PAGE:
"I don’t waste too much time thinking about when I’m going to go either. My mind is racing every night before I go to bed, try very hard to calm myself thinking about what I’m going to do when I get up in the morning. That’s what having a garden do to you. You got to take care of lots of things. My thoughts are occupying about what to plant next. Who has time worrying about anything else."

"Points I can relate to! I'm nearly 63, and two years ago I bought the most luxurious bed imaginable, knowing it'd very likely be my last one. It's so comfortable that I always risk taking a way longer nap than planned. Even more significant is weeding out 80% of everything in my house. Unless I want a glorious museum to myself, i see no reason to hold onto so many things anymore. Time and again I see older houses being demolished on the block, their particular eras over, and I have no illusions about this house, or myself. But for the time being I'll make the best of it."

"I celebrate every birthday as ive never done with a mindset "I made it this far" !!!ive been to too many funerals and seen too many young people die and suffer....and seen too many people squander their life on drugs or alcohol....I will live my days appreciating....more not regretting...mortality is more real as you age but I also think many or most of us are not afraid to go.....we've had some rich memories … and just hope we go quick and painless and not be a burden to anyone measured many ways by clocks or calendars.....but a content heart...soul... lives forever...I believe our spirit lives on …. ive had a "visit" from an older relative I couldn't deny .."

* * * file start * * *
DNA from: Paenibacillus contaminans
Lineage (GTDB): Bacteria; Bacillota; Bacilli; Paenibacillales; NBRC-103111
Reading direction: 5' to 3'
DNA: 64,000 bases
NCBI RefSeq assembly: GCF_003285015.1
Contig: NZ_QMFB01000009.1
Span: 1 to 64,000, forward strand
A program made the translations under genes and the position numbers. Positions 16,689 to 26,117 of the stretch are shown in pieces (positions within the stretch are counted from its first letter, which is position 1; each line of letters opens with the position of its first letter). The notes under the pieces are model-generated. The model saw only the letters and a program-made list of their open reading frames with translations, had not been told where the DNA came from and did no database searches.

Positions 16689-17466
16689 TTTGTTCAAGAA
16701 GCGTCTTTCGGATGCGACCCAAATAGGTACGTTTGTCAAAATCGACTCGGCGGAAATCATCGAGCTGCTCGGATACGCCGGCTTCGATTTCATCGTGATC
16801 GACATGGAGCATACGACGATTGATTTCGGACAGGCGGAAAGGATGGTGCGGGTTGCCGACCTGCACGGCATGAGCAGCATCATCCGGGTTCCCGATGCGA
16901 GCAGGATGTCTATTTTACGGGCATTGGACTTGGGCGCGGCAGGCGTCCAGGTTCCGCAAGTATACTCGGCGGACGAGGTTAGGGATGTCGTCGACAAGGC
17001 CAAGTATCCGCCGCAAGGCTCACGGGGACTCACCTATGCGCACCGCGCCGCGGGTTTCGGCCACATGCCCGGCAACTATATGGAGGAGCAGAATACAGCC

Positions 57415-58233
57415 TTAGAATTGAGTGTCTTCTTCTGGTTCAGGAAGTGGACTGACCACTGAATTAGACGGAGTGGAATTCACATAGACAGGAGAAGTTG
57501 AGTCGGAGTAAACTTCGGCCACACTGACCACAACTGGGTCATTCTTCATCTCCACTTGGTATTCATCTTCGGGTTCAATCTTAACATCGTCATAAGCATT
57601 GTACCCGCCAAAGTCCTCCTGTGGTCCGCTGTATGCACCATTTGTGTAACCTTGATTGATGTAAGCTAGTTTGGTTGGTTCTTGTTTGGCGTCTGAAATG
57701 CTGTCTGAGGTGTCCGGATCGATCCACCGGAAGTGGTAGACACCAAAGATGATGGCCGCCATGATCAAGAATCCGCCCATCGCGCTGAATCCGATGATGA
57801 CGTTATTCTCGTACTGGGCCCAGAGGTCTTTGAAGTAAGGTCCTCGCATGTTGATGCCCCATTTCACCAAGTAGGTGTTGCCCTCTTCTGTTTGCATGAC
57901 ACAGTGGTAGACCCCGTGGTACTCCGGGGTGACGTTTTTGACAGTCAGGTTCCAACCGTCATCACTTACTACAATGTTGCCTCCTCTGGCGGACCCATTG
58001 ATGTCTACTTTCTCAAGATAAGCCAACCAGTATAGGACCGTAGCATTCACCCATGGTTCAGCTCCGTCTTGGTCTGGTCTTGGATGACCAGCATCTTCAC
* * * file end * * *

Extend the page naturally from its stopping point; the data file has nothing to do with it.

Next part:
"The original question made me think of what I wonder when I hear of someone in their 90s or 100s. Every night when they go to bed, do they fear that they won’t wake up?"

"My grandmother, a widow, who lived to late 80's said she would wake up and think "God, why didn't you take me last night." The reality was she required less sleep, was waking up at 5:00 am and had too many hours to fill with too few people still living to fill them with. She had always been active, worked through her 70's and was ready to go. With every death of a younger family member, she would say, "I don't know why God didn't take me instead."

"I think it's natural for people to sometimes wonder about this as they get older. Me, I think about it, but try not to dwell upon it since it's a fairly pointless endeavor. All any of us really have is this present moment, and it's up to us to live in the present as fully as we can. Do that and whatever tomorrow brings will take care of itself. It's a good day to be alive!"